Exercise is good for everyone, especially seniors who aren’t particularly active and haven’t exercised in years and older adults with a medical condition. Being active — whether walking the dog, practicing tai chi or lifting weights — releases mood-boosting endorphins, which can help lessen feelings of depression; improves both strength and mobility; slows the process of mental decline; and often provides a healthy social life.
May kicks off National Physical Fitness and Sports Month, a great time to spread the word about the benefits of getting active. If you want to promote physical fitness in your community:
- Encourage community groups and families to support physical activity programs for kids;
- Host an information night featuring community members who have increased
their physical activity, and ask people to share their stories and tips for success; or
- Motivate others to increase their physical activity and healthy eating habits by
joining the Presidential Active Lifestyle Aware (PALA+) program.
If you find it hard to make yourself be active, it helps to choose activities that are fun and interesting. The “best” exercise or physical activity is the type you will actually do, and the only goal needs to be that you get moving.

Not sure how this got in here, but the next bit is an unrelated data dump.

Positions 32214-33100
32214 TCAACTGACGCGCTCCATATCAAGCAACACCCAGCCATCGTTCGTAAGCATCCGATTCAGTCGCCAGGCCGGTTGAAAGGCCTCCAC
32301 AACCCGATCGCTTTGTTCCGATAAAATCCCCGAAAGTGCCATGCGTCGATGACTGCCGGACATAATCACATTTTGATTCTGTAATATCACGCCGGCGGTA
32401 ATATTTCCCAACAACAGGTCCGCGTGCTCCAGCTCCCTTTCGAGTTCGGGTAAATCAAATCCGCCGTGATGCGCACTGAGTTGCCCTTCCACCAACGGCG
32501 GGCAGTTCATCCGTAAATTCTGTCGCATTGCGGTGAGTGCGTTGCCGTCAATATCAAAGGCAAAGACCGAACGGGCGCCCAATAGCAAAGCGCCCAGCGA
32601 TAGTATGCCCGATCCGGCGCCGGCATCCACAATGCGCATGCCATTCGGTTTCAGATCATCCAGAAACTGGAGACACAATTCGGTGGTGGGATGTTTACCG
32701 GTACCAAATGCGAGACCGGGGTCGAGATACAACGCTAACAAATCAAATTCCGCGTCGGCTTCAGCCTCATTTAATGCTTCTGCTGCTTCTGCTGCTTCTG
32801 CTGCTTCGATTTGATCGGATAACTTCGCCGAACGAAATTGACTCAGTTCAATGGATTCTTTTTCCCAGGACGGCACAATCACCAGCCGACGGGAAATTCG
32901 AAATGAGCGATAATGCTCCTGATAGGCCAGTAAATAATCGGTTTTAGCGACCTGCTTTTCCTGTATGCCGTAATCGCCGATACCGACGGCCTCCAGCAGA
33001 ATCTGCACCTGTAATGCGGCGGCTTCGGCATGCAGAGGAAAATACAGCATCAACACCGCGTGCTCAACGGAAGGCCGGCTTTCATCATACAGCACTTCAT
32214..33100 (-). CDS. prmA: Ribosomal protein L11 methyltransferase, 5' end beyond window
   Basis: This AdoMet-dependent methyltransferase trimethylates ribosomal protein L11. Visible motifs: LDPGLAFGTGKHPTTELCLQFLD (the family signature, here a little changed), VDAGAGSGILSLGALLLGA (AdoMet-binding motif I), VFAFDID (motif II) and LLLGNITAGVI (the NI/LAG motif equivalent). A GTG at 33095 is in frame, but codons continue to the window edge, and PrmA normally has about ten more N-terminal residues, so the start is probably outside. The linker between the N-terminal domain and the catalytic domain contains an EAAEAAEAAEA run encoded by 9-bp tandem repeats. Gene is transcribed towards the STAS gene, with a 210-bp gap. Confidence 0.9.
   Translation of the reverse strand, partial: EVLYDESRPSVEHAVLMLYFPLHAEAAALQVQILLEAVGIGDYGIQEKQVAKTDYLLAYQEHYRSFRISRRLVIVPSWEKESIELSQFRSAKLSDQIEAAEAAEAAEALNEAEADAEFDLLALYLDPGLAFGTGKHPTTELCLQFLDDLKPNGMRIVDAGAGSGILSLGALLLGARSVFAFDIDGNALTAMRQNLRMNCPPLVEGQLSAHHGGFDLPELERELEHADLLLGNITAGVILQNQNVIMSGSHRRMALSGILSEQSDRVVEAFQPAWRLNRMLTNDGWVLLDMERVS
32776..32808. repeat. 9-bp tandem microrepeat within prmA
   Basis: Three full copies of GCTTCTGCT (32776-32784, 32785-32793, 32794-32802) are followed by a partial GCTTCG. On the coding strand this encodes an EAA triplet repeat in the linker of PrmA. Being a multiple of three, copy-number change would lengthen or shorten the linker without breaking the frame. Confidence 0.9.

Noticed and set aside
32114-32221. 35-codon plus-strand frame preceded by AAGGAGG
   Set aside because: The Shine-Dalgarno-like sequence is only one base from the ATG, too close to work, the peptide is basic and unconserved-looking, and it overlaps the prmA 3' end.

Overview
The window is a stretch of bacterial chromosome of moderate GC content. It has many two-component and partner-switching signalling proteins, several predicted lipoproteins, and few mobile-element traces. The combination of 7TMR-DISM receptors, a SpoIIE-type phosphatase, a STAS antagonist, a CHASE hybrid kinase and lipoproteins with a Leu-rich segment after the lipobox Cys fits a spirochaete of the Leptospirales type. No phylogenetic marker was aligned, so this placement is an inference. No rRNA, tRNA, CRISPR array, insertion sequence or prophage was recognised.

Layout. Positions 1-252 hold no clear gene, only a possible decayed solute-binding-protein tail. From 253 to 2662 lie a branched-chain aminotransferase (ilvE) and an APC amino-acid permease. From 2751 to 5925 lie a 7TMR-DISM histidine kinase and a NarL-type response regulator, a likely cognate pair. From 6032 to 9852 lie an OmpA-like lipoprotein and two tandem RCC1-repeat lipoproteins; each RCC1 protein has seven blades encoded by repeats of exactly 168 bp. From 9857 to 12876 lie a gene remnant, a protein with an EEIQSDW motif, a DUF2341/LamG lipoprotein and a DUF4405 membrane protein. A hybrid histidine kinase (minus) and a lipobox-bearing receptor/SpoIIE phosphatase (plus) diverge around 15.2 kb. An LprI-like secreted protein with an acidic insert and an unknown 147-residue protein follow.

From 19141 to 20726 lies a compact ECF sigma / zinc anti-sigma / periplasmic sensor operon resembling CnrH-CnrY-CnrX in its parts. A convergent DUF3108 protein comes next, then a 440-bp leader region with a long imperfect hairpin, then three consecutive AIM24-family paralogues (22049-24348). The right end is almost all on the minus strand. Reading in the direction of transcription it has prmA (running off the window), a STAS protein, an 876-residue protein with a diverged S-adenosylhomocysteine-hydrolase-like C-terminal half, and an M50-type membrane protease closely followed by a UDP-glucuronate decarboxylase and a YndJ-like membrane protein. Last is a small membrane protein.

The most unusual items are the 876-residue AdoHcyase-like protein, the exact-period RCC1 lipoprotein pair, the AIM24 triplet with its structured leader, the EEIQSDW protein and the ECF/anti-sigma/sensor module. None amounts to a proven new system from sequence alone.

For example, working outside in the garden involves bending and lifting, moving and stretching, and digging and hauling. When you’re lifting a bag of mulch, transplanting seedlings, raking leaves or pulling weeds, you’re also improving your endurance, strength, balance and flexibility.
The U.S. Department of Veteran Affairs recommends these VA programs or evidence-based exercise programs for older people that are offered in communities across the U.S.
The Arthritis Foundation’s Walk with Ease Program reduces the pain of arthritis and improves overall health. Complete the program on your own, or get support in a group setting. Classes are taught by an Arthritis Foundation-certified leader in cities all over the country.
Gerofit is a supervised exercise program developed for older veterans that improves their health, physical function and well-being. Veterans are given a personal exercise program based on their physical profile and goals, and individual and group-based exercises could include tai chi, line dancing and strengthening classes. Gerofit is available at several VA Medical Centers.
The MOVE! Weight Management Program is designed to help veterans lose weight, keep it off and improve their health. Options include MOVE! group sessions, TeleMOVE! telephone lifestyle coaching and the MOVE! Coach mobile app.
SilverSneakers is a free fitness program for seniors that includes unlimited access to more than 13,000 participating gyms and fitness centers in the network. In addition to weights, treadmills and pools, seniors can participate in fitness classes for all abilities.